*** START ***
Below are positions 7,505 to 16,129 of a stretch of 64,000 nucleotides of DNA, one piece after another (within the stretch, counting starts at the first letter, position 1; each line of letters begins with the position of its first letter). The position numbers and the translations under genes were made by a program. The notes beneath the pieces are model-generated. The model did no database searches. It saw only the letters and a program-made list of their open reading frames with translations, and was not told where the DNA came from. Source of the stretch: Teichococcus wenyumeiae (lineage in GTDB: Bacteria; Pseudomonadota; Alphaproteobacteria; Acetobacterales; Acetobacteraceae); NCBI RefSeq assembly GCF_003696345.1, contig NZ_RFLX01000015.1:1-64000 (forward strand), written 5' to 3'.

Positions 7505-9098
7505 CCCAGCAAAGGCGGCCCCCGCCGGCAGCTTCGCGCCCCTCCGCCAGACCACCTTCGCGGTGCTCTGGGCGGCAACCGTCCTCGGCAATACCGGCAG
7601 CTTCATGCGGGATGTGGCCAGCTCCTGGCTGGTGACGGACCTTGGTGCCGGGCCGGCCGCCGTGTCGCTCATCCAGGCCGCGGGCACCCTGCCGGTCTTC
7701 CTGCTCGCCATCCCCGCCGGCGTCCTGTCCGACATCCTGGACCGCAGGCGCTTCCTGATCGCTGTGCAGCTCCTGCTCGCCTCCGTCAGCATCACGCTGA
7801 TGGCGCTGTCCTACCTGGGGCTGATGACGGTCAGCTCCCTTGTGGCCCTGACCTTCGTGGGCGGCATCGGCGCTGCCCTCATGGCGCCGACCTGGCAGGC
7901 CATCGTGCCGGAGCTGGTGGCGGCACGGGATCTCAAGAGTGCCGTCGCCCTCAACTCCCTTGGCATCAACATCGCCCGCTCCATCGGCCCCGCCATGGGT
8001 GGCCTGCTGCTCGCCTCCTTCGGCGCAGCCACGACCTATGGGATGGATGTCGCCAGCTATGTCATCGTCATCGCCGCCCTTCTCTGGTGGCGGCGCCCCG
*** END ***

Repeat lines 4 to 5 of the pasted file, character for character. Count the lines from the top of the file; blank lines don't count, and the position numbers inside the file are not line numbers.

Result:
7601 CTTCATGCGGGATGTGGCCAGCTCCTGGCTGGTGACGGACCTTGGTGCCGGGCCGGCCGCCGTGTCGCTCATCCAGGCCGCGGGCACCCTGCCGGTCTTC
7701 CTGCTCGCCATCCCCGCCGGCGTCCTGTCCGACATCCTGGACCGCAGGCGCTTCCTGATCGCTGTGCAGCTCCTGCTCGCCTCCGTCAGCATCACGCTGA